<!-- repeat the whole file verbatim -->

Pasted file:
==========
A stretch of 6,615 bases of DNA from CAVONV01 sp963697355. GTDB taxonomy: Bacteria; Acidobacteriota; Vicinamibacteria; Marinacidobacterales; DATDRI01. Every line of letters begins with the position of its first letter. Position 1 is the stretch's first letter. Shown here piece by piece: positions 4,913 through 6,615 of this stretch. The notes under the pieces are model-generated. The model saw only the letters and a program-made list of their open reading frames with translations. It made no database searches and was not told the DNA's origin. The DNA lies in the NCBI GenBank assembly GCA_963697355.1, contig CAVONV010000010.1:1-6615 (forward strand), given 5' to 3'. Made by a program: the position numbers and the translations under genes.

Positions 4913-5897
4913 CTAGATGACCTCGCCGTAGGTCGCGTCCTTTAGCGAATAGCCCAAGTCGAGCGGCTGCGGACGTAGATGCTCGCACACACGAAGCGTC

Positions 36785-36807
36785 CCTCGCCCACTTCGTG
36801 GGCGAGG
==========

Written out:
A stretch of 6,615 bases of DNA from CAVONV01 sp963697355. GTDB taxonomy: Bacteria; Acidobacteriota; Vicinamibacteria; Marinacidobacterales; DATDRI01. Every line of letters begins with the position of its first letter. Position 1 is the stretch's first letter. Shown here piece by piece: positions 4,913 through 6,615 of this stretch. The notes under the pieces are model-generated. The model saw only the letters and a program-made list of their open reading frames with translations. It made no database searches and was not told the DNA's origin. The DNA lies in the NCBI GenBank assembly GCA_963697355.1, contig CAVONV010000010.1:1-6615 (forward strand), given 5' to 3'. Made by a program: the position numbers and the translations under genes.

Positions 4913-5897
4913 CTAGATGACCTCGCCGTAGGTCGCGTCCTTTAGCGAATAGCCCAAGTCGAGCGGCTGCGGACGTAGATGCTCGCACACACGAAGCGTC

Positions 36785-36807
36785 CCTCGCCCACTTCGTG
36801 GGCGAGG